Another Doctor Who themed rant, I'm afraid. Deal with it.
I thought The Next Doctor wasn't all that good. That was down mostly to RTD's writing, and it's often something I have problems with.
Having watched all his episodes, I've found that he generally writes two types of episode - one where the threat level remains constant throughout, and the other where there's a big reveal about two-thirds of the way through.
The episodes where the general tone of the episode and the overall threat remains roughly the same throughout work really well. Tooth and Claw, for example, or The Waters of Mars. Whether it's a constant feeling of doom or just a standard romp, they generally turn out pretty well.
The episodes where there's a big reveal about two-thirds or so into the story are not as good. Love and Monsters is a prime example of this, as was The Next Doctor. Up until that point, the story will be pretty good, but once you get to that reveal, RTD can't resist having some big earth-shattering event or an utterly ludicrous monster (or both) that just stops the episode dead in its tracks. Once you hit that moment, you're gone - you've lost whatever respect or enjoyment you previously had for the episode and you switch to mocking mode. 'That monster looks ridiculous!' or 'That makes no sense at all!'. And once the big reveal happens, you still need to have the Doctor beat this threat. But if you don't take this threat seriously, then it's hard to watch someone else do so.
Let's take Voyage of the Damned as an example. It wasn't the most fantastic episode in the world (way too much death for my liking), but it was enjoyable enough. Until we find out that the big bad is a head in a box. An annoying, smug, vain and just plain irritating head in a box. And it's an ugly head in a box as well - sparkling teeth and everything. Once we, the audience, discover this, we stop caring. It could be the head of Hitler for all we care, we're just not going to take it seriously. And if we won't take that seriously, then why should we take anything else seriously? And then Kylie takes a forklift to the ugly head in a box. I'll repeat that.
Kylie Minogue drives a forklift and forces an ugly, irritating head in a box to fall down a hole.
If anyone else had written a script with that in it then it would never have gotten through. It's just ridiculous. And RTD expects us to not only accept that, but feel sorry for Kylie as she then falls down the hole herself and dies. Which is absurd, because he's already lost us. He's crossed the line and lost the viewer's respect. And then he goes on and has Queen Elizabeth evacuate Buckingham Palace in case the ship crashes into it, and when it doesn't he has the Queen actually thank the Doctor. This isn't serious drama - it's a bad comedy sketch.
Several of his episodes play out like this. With Boom Town it was the Slitheen taking control of the TARDIS and causing somewhat unconvincing cracks to appear in Cardiff. With Love and Monsters it was the Abzorbalof (or, rather, Peter Kay). The Stolen Earth/Children of Time, the sheer cluster-f*ck of characters. The Next Doctor, the CyberKing. And so on.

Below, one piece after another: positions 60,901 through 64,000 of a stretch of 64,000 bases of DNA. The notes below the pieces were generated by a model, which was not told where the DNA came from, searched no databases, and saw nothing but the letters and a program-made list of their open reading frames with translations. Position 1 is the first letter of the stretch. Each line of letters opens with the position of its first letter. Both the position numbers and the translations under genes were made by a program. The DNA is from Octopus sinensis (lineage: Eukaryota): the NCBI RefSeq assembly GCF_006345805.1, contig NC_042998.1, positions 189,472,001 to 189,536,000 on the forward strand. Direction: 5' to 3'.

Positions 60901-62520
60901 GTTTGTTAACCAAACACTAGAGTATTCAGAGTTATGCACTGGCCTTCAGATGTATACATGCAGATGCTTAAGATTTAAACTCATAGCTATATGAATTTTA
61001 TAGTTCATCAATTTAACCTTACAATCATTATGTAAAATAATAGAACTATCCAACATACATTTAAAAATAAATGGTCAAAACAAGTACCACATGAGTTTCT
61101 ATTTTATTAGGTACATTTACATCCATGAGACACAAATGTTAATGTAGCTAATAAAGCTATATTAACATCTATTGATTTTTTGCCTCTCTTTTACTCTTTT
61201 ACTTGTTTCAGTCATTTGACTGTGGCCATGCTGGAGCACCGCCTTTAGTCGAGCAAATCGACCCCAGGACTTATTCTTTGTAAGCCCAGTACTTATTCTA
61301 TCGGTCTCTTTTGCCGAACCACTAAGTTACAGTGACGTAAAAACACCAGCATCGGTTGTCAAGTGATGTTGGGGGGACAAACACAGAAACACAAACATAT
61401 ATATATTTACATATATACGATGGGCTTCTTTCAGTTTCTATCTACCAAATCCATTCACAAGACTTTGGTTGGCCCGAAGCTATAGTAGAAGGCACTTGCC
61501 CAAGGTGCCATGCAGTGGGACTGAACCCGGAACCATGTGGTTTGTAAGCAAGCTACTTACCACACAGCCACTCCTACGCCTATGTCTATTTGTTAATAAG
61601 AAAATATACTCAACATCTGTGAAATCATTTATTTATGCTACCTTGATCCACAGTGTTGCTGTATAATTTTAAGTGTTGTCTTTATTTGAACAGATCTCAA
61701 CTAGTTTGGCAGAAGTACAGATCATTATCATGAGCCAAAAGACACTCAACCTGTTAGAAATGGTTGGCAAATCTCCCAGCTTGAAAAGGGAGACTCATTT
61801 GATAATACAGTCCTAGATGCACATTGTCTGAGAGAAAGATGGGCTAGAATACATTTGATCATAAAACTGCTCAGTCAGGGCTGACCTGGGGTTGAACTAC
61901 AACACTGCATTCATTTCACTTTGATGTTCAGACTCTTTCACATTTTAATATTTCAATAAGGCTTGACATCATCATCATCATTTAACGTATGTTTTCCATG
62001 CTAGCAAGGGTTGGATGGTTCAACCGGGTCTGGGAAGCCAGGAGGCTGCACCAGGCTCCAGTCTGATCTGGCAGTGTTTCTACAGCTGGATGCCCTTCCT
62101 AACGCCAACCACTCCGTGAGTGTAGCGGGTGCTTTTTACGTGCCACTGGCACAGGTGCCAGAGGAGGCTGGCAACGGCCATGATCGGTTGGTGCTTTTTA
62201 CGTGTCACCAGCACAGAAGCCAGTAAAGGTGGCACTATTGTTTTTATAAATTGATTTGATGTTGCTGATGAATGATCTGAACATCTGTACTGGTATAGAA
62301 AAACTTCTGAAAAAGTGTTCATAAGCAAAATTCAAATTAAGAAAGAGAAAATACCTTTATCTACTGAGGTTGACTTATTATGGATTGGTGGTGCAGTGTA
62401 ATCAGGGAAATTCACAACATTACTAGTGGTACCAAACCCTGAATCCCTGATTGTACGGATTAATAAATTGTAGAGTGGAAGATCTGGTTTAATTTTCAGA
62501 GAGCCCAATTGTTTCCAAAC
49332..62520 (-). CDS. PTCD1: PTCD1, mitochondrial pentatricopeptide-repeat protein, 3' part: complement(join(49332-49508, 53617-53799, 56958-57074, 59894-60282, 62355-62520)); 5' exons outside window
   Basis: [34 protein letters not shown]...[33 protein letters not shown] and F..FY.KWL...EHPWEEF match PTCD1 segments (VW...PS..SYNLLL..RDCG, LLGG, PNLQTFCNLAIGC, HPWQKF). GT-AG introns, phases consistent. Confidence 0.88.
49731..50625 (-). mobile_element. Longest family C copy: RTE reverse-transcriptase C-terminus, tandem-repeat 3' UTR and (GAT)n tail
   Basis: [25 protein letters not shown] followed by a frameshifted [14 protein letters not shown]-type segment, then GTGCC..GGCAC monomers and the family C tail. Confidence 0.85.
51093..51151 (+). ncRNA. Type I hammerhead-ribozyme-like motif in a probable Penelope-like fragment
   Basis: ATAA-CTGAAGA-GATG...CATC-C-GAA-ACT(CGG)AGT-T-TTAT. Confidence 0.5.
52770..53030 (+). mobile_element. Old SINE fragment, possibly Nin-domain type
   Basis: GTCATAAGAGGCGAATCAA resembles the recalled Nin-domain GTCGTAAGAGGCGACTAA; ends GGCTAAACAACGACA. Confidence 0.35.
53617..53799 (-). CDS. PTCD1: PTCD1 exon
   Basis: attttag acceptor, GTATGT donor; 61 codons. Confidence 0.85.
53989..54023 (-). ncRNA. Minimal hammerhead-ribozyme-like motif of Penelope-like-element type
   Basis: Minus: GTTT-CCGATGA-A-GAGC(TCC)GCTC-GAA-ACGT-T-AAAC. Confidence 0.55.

I'm not saying this happens all the time. It's something I've only found in some of the episodes written by RTD. And even then, those episodes are fine, even great, until that 66% mark. It's the fact that RTD includes those OTT moments that means I am thrown out of the plot with little to no hope of getting back in. And when I say 'we/us', I mean me as a typical audience member. I admit not everyone shares my views, but if you visit the Gallifrey Base forums (formerly the Doctor Who Forums), for example, there are a fair few who do.
I very much enjoy Doctor Who. Even the old, not-as-good ones (well, except the early ones which just go on and on and on...). And when RTD is on form, he can write some of the best episodes. But, conversely, he can also write the worst. It's still better then a lot of other shows, but when compared to the brilliance of Who, he can really fall short.
I enjoyed Planet of the Dead - I thought it was an enjoyable romp, if not exactly jam-packed with tension. And as I already mentioned, The Waters of Mars was, with the exception of a few make-up issues, bloody marvellous. It seems that co-writing episodes with someone helps to temper RTD's bad habits.
Honestly, I don't really like to over-analyse stuff. When I do, all I find are more things to dislike. But I've had this view on RTD's writing for a while now and I felt like sharing. In doing so, I help myself to actually realize why I feel that way. I look forward to the Christmas two-parter.
- Ironically, RTD did exactly what I ranted about once again in The End of Time - Part I, with the Master turning everyone on Earth into himself. I mentioned in another thread that it was the sort of thing a six-year-old would come up with, which I think sums it up nicely. Part Two was brilliant though.